How do you measure results?

I read somewhere that only 8% of people accomplish their new year’s resolutions.  Wow, can you believe that – that means 92% fail and most of them do it within the first 3 weeks of the year.  Why is that?

Well, my theory is that we are such a results driven society that we want immediate results and when we don’t see them, we give up.  So what if your new year’s resolution is to lose weight or get in shape – what type of results should you be looking for?  The obvious one is the number on the scale.  This has been the medium by which we judge ourselves forever.  When you go on a diet, you weigh yourself and weigh yourself, sometimes every day to see if the diet is working.  When you start exercising for the first time, you weigh yourself to check and see if the exercises are working.  And although the scale can be a valuable tool, it is most certainly not the only tool you should use for determining results when it comes to diet and exercise.

As somebody who has struggled with my weight for a lot of my life, I know how frustrating it can be to “diet” and exercise and not see the scale move or worse yet, see it move the wrong direction.  Now that I have finally learned to get rid of the word “diet” from my vocabulary and change my lifestyle, I have also learned that there are so many other ways to measure my results.  And now as I try to help others lose weight and get in shape, it is so hard for me to hear people say, that they are disappointed in themselves because they only lost 1 pound this week or because they actually gained a pound or so this week.  So, today I want to focus on a few of the other ways to measure your results.  I believe that these results are far more important than some number on the scale.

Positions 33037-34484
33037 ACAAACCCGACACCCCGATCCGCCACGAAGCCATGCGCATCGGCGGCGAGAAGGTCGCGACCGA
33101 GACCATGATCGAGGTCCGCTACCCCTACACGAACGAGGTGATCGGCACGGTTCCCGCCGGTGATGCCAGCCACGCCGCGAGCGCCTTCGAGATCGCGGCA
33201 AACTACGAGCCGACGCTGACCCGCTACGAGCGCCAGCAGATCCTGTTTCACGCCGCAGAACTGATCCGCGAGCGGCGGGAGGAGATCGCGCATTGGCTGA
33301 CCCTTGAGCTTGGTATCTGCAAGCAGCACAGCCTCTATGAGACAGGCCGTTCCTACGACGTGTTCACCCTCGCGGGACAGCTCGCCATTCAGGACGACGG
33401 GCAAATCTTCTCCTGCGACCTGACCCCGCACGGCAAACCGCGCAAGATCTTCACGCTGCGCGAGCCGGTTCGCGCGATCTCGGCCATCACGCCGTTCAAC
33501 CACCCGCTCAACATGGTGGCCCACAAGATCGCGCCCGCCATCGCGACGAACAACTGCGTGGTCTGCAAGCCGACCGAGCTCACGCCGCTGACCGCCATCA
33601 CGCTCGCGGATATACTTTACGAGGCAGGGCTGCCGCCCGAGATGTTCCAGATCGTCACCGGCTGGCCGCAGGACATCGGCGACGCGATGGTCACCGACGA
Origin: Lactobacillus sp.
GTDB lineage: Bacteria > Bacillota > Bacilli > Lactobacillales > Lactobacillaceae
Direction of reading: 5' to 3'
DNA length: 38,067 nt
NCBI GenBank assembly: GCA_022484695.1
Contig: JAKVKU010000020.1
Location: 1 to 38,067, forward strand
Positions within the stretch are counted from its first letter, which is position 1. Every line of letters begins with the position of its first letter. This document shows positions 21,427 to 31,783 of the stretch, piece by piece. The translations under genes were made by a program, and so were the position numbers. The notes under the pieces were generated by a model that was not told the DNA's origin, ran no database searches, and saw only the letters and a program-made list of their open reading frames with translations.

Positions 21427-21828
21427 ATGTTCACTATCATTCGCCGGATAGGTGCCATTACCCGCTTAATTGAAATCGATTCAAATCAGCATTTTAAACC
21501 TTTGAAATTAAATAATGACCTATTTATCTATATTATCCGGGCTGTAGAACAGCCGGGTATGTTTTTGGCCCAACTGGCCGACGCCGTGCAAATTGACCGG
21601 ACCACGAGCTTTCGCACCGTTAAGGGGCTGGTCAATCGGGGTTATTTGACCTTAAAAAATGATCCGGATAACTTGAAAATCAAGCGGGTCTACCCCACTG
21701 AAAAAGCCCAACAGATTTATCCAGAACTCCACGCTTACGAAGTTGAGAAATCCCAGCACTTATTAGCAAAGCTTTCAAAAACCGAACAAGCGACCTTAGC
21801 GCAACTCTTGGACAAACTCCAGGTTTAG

1. Measurements- before starting any exercise plan or change in your eating habits, you should take measurements.  Measure several key areas like your waist, hips, thighs, arms, calves.  I also measure my tummy above my waistline.  Keep a journal.  Write these down and re-measure every 30 days.
  2. How your clothes fit- you can usually tell if your favorite pair of jeans is getting tight or is a little looser than normal, so use this as a guide for how you are doing.  If your clothes are looser, but the scale is not moving, you are probably building lean muscle and burning fat.  You have probably heard the term, muscle weighs more than fat.  That is NOT true.  A pound of muscle weighs the same as a pound of fat, but muscle is more DENSE than fat & takes up less space but that is all.
  3. Pictures- this is a hard one for a lot of people, but might be the best way to determine how much your body has changed.  Take pictures at the beginning of your process and every 30 days afterwards.  You don’t have to show these pictures to anybody or share them on Facebook, they are just for you to see.  Think about it, you see yourself every day and it is hard to see the small changes that are taking place, but if you have a picture that you can compare your 30 day progress with, you can normally see even the slightest improvements.
  4. How you feel-do you feel better than you did before you starting exercising and eating better?  If so, then keep doing it!

 

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